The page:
Jack Nicholson and Faye Dunaway in Chinatown - the best film of 1974, or almost any year

My Top 20:

  1. Chinatown
  2. The Godfather Part II
  3. Day for Night
  4. The Conversation
  5. Scenes from a Marriage
  6. Badlands
  7. Young Frankenstein
  8. Blazing Saddles
  9. Don’t Look Now
  10. The Parallax View
  11. Lenny
  12. Bring Me the Head of Alfredo Garcia
  13. Alice Doesn’t Live Here Anymore
  14. Ali: Fear Eats the Soul
  15. Murder on the Orient Express
  16. The Phantom of Liberty
  17. Sanshiro Sugata
  18. Thieves Like Us
  19. The Front Page
  20. The Taking of Pelham One Two Three

Academy Awards:

  • Best Picture:  The Godfather Part II
  • Best Director:  Francis Ford Coppola  (The Godfather Part II)
  • Best Actor:  Art Carney  (Harry and Tonto)
  • Best Actress:  Ellen Burstyn  (Alice Doesn’t Live Here Anymore)
  • Best Supporting Actor:  Robert De Niro  (The Godfather Part II)
  • Best Supporting Actress:  Ingrid Bergman  (Murder on the Orient Express)
  • Best Adapted Screenplay:  The Godfather Part II
  • Best Original Screenplay:  Chinatown
  • Best Foreign Film:  Amarcord

Consensus Awards:

  • Best Picture:  Day for Night
  • Best Director:  Francis Ford Coppola  (The Godfather Part II)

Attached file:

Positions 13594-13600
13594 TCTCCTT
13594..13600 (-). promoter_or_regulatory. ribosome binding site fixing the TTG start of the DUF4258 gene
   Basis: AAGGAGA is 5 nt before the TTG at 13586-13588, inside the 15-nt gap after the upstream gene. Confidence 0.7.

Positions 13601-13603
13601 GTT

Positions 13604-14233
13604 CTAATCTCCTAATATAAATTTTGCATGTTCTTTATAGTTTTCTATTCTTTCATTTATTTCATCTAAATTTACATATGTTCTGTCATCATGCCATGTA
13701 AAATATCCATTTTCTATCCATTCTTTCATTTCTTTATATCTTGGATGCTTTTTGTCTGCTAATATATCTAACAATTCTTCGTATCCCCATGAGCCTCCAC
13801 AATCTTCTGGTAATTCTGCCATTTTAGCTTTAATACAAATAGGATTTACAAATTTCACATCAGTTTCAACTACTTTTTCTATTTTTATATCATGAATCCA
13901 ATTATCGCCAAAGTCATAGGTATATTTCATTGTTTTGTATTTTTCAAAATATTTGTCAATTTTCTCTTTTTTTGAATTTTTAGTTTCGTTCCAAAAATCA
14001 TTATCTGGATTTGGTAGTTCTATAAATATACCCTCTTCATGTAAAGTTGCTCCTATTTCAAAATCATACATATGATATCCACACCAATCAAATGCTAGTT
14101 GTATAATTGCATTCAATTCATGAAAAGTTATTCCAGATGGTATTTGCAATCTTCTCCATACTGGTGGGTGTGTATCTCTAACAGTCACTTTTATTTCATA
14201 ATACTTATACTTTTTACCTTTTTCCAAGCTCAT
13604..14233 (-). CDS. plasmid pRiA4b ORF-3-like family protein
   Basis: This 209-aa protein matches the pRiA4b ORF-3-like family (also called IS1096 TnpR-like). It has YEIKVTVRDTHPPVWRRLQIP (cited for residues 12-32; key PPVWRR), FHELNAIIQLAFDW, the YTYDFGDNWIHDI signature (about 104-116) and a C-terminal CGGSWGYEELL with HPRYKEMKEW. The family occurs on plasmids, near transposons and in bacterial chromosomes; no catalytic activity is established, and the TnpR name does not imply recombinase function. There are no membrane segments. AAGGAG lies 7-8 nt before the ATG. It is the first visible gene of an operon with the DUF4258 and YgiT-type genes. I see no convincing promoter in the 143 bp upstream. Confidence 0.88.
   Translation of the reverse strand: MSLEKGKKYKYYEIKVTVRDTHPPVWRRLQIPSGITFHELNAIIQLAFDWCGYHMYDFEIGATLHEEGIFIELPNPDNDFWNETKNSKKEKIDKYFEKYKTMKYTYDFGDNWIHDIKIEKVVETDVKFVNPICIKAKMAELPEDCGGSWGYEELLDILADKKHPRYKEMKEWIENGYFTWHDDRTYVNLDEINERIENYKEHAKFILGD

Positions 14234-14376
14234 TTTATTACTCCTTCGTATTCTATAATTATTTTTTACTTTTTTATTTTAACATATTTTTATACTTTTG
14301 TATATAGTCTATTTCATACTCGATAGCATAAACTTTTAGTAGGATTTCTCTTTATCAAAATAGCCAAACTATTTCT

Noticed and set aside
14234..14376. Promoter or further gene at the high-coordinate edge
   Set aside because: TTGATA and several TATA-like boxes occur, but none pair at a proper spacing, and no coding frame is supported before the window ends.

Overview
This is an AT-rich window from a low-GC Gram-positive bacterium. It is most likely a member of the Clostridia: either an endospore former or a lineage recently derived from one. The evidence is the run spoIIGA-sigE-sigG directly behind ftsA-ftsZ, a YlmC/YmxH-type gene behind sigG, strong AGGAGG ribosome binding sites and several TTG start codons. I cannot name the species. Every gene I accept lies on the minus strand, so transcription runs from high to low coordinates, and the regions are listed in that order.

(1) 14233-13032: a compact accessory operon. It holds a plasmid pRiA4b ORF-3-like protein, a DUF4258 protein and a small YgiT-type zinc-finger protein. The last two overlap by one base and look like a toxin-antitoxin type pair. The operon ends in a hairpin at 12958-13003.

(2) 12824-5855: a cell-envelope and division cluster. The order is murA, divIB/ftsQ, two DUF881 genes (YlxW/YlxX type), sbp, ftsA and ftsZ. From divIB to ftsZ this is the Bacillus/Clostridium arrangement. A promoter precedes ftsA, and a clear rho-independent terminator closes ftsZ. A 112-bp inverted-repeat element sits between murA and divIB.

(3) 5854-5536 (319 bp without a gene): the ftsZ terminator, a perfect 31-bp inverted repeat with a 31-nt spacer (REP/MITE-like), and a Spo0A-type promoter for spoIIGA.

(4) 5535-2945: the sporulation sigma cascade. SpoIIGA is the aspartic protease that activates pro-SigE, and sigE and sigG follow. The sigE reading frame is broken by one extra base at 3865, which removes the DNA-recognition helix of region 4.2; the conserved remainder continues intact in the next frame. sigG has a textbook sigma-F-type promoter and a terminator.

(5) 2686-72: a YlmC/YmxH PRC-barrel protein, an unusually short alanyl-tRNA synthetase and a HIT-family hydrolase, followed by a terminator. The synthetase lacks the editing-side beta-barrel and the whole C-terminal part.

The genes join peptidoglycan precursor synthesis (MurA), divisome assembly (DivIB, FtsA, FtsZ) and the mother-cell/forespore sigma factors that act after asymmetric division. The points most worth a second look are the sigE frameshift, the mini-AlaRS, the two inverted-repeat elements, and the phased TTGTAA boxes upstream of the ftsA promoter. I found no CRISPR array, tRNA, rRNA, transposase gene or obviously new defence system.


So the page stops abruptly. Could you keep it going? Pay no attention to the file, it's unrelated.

• Best Actor:  Jack Nicholson  (Chinatown)
  • Best Actress:  Valerie Perrine  (Lenny)
  • Best Supporting Actor:  Fred Astaire  (The Towering Inferno)
  • Best Supporting Actress:  Valentina Cortese  (Day for Night)
  • Best Adapted Screenplay:  The Godfather Part II
  • Best Original Screenplay:  Chinatown
  • Best Foreign Film:  Amarcord

Robert De Niro as Vito Corleone in The Godfather Part II (1974)

Top 10 Films  (Top 1000):

  1. The Godfather Part II –  #20
  2. Chinatown –  #36
  3. Don’t Look Now –  #136
  4. A Woman Under the Influence –  #156
  5. Badlands –  #166
  6. The Conversation –  #177
  7. Celine and Julie Go Boating –  #181
  8. Ali: Fear Eats the Soul –  #186
  9. Day for Night –  #274
  10. The Texas Chainsaw Massacre –  #301

Top 5 Films  (Consensus 1974 Best Picture Awards):

  1. Day for Night
  2. Chinatown
  3. The Conversation
  4. The Godfather Part II
  5. Lacombe Lucien  /  Murder on the Orient Express

Top 10 Films  (1974 Awards Points):

  1. Chinatown –  1430
  2. The Godfather Part II –  1080
  3. Day for Night –  920
  4. The Conversation –  741
  5. Murder on the Orient Express –  626
  6. Alice Doesn’t Live Here Anymore –  613
  7. The Towering Inferno –  591
  8. Lenny –  577
  9. Scenes from a Marriage –  524
  10. A Woman Under the Influence –  336

Awards Note:  Scenes from a Marriage sets a record in points for a film with no Oscar nominations.  The record still stands.

Top 5 Films  (Box Office Gross):

  1. Blazing Saddles –  $119.50 mil
  2. The Towering Inferno –  $116.00 mil